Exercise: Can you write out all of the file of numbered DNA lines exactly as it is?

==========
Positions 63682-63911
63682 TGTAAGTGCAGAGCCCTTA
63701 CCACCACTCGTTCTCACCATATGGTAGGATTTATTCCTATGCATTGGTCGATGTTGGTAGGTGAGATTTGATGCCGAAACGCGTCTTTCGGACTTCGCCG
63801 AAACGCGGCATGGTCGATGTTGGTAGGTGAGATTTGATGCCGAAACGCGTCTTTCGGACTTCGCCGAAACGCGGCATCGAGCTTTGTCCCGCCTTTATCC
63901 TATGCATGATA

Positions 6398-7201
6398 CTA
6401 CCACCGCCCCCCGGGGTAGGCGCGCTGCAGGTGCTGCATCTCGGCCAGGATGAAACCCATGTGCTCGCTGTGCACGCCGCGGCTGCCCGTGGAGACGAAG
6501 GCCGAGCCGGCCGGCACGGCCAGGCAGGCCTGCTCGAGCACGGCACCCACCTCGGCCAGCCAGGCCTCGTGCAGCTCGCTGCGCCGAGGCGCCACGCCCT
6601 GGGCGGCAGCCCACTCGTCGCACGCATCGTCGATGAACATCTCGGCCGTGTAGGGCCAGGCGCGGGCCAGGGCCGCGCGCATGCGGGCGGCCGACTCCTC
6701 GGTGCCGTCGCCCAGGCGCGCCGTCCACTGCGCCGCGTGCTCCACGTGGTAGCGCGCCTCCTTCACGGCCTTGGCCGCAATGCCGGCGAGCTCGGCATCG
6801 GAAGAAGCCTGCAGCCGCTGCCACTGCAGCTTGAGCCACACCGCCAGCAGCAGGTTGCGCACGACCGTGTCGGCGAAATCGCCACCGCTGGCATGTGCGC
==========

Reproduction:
Positions 63682-63911
63682 TGTAAGTGCAGAGCCCTTA
63701 CCACCACTCGTTCTCACCATATGGTAGGATTTATTCCTATGCATTGGTCGATGTTGGTAGGTGAGATTTGATGCCGAAACGCGTCTTTCGGACTTCGCCG
63801 AAACGCGGCATGGTCGATGTTGGTAGGTGAGATTTGATGCCGAAACGCGTCTTTCGGACTTCGCCGAAACGCGGCATCGAGCTTTGTCCCGCCTTTATCC
63901 TATGCATGATA

Positions 6398-7201
6398 CTA
6401 CCACCGCCCCCCGGGGTAGGCGCGCTGCAGGTGCTGCATCTCGGCCAGGATGAAACCCATGTGCTCGCTGTGCACGCCGCGGCTGCCCGTGGAGACGAAG
6501 GCCGAGCCGGCCGGCACGGCCAGGCAGGCCTGCTCGAGCACGGCACCCACCTCGGCCAGCCAGGCCTCGTGCAGCTCGCTGCGCCGAGGCGCCACGCCCT
6601 GGGCGGCAGCCCACTCGTCGCACGCATCGTCGATGAACATCTCGGCCGTGTAGGGCCAGGCGCGGGCCAGGGCCGCGCGCATGCGGGCGGCCGACTCCTC
6701 GGTGCCGTCGCCCAGGCGCGCCGTCCACTGCGCCGCGTGCTCCACGTGGTAGCGCGCCTCCTTCACGGCCTTGGCCGCAATGCCGGCGAGCTCGGCATCG
6801 GAAGAAGCCTGCAGCCGCTGCCACTGCAGCTTGAGCCACACCGCCAGCAGCAGGTTGCGCACGACCGTGTCGGCGAAATCGCCACCGCTGGCATGTGCGC